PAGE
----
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In a panel session at the Mortgage Bankers Association’s National Conference & Expo, three industry professionals voiced their opinion on whether or not short sales will be a driving force behind the housing recovery.
“We’re seeing quite a bit of activity increasing in the short sale industry this year and I believe it will continue into 2014,” said Wingspan Portfolio Advisors CEO Steven Horne.
Over the past year, short sales have increased considerably and are rapidly establishing themselves as a tool of choice for both Realtors and servicers. “Last year we set a new record for short sales, we passed the 1 million mark for the first time in history,” added Rick Sharga, executive vice president of Carrington Mortgage.
In fact, 4.6 million total properties sold last year, meaning over a quarter were short sales, according to Sharga. “Every short sale moved is essentially one less REO,” noted Sharga.
So what is the force behind this increase in short sales?
“It’s a lot easier for servicers to get short sales done,” said John Vella, chief operations officer at Equator.
With technological updates and process changes, industry professionals are able to process short sales much easier. Vella noted, timelines have come down 20% over the year in starting to completing a short sale because everyone is more educated.
With a process that was seen as cumbersome for years, technology is key in speeding up the process of a short sale, making it more appealing to buyers, agents and all other constituents involved.
“The technology is really making great leaps forward,” noted Horne. As technology advances, you see the improvement of the agents and process; more timely short sales getting done, added Vella.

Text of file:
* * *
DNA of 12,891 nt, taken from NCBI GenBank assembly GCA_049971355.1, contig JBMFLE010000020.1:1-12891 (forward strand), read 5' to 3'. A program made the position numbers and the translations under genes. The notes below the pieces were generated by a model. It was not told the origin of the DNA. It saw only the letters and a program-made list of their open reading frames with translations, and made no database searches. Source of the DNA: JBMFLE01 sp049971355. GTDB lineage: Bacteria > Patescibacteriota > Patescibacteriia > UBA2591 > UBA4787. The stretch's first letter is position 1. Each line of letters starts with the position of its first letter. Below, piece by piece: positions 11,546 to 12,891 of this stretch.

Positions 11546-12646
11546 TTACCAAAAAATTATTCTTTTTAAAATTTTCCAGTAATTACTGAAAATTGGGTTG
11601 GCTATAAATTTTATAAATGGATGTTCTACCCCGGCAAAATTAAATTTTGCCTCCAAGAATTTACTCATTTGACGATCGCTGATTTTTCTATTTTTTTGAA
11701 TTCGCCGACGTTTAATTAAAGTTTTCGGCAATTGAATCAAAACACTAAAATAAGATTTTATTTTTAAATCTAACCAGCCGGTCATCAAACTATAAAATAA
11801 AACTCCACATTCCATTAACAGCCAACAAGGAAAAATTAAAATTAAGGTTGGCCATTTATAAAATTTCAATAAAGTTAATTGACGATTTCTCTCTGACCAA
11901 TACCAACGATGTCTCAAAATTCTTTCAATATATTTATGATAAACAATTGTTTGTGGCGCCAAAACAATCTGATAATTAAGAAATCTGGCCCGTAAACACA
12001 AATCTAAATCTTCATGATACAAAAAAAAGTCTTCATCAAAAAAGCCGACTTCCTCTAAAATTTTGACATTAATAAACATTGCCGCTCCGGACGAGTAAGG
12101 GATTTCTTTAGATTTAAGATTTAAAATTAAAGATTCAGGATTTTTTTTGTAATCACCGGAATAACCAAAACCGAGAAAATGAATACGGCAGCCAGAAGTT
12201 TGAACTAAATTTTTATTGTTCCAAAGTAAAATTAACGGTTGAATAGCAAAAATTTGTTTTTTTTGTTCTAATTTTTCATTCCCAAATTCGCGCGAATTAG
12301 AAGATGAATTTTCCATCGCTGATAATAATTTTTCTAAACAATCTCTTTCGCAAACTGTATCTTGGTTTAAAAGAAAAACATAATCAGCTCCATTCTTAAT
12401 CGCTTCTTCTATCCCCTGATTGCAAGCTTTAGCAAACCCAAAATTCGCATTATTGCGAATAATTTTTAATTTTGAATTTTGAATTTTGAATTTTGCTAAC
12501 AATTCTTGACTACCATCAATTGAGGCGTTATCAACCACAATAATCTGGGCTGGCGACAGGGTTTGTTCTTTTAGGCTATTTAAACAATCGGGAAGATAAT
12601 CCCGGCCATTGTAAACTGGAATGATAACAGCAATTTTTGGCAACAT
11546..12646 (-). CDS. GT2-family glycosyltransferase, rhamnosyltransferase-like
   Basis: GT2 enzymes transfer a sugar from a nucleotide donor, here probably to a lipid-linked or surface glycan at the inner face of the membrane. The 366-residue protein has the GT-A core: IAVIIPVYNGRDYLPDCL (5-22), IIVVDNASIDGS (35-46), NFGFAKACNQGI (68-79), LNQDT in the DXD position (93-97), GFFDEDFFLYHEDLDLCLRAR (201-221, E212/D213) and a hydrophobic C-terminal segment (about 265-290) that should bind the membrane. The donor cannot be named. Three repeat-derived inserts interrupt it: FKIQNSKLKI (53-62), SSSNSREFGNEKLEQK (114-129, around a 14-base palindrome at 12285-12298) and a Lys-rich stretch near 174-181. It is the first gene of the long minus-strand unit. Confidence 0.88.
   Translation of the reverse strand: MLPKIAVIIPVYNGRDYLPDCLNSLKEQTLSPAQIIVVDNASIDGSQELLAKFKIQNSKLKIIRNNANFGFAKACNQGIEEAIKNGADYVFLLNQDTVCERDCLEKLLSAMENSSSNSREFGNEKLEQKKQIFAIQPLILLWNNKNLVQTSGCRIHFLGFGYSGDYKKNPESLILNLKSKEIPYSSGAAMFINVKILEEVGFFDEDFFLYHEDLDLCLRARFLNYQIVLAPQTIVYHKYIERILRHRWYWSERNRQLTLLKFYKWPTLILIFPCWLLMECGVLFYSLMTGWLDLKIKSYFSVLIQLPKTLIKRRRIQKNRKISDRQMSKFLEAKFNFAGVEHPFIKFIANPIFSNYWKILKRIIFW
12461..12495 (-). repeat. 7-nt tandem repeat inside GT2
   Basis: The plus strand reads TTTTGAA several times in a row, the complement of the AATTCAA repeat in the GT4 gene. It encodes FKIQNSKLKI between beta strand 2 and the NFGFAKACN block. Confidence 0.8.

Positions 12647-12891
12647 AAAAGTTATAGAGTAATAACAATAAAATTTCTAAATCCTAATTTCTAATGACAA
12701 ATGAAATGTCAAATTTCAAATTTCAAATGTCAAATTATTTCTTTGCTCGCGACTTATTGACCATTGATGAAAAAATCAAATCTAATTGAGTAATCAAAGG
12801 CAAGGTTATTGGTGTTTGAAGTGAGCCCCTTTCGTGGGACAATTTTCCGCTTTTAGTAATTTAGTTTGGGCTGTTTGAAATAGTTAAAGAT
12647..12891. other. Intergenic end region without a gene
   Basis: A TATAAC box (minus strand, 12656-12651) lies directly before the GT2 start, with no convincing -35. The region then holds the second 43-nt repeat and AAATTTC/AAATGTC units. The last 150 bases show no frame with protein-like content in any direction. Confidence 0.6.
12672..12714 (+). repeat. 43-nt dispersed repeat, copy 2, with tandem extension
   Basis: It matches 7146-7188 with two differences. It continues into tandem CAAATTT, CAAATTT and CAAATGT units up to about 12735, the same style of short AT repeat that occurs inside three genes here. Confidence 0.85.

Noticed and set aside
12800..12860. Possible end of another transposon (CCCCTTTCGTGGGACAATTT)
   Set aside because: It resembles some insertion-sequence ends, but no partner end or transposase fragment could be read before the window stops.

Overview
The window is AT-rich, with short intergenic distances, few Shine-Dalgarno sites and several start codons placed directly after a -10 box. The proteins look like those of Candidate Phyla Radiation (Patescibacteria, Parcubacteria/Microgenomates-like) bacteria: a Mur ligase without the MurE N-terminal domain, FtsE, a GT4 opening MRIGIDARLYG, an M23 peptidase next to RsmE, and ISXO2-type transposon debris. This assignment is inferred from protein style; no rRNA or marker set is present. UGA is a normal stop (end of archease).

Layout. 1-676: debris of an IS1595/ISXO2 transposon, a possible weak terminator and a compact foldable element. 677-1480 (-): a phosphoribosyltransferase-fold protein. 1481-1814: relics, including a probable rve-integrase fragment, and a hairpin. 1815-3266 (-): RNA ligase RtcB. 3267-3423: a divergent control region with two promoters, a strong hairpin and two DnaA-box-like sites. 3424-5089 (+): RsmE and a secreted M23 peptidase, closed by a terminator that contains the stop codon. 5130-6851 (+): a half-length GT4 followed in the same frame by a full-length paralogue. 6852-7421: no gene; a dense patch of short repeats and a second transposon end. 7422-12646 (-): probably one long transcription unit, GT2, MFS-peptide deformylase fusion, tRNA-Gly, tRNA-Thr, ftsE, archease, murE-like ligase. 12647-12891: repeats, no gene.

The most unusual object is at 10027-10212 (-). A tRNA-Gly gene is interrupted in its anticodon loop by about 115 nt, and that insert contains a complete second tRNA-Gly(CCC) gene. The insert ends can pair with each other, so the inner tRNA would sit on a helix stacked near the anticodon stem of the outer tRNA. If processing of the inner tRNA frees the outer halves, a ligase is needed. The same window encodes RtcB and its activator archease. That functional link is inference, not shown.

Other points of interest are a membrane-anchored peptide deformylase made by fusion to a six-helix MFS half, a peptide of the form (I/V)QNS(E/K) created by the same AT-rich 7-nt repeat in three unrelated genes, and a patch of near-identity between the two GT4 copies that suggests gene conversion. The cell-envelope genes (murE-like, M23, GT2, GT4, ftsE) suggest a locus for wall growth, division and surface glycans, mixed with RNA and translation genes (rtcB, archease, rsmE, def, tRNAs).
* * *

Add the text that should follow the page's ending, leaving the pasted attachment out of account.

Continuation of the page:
However, despite its strong growth, challenges still loom with short sales.
“Second-liens are clearly still an impediment,” Sharga stated. Oddly enough, the buyer is often an impediment, added Sharga, who says there’s often a waiting period while the buyer scrambles to gather their paperwork.
Horne added that one of the biggest issues in the past was complexity, although a lot has been done to simplify the process. For a number of reasons, Realtor willingness is still a factor, although diminishing quickly, according to Horne.
However, Vella reminded the crowd that as the REO inventory has shrunk, the agents that wanted to specifically be an REO agent are now more willing to be a short sale agent as well. There are a lot of good certification programs out there now to inform agents about the short sale process, Vella added.
Sharga continued, stressing that not much has been done thus far to educated potential short sale buyers. “I don’t think there’s a concerted effort to educate consumers about the process; there have probably been some half-hearted efforts to borrowers who’ve found themselves in distress,” said Sharga.
This education seems to be crucial as short sales don’t seem to be going away anytime soon. With an emergence of large-scale funds that are turning homes into rental properties, more short sales seem inevitable, Horne noted.
I think 2013 and 2014 are going to be all about the short sale, Horne added.
“I think we’re going to set a new record for short sales in 2013,” concluded Sharga.
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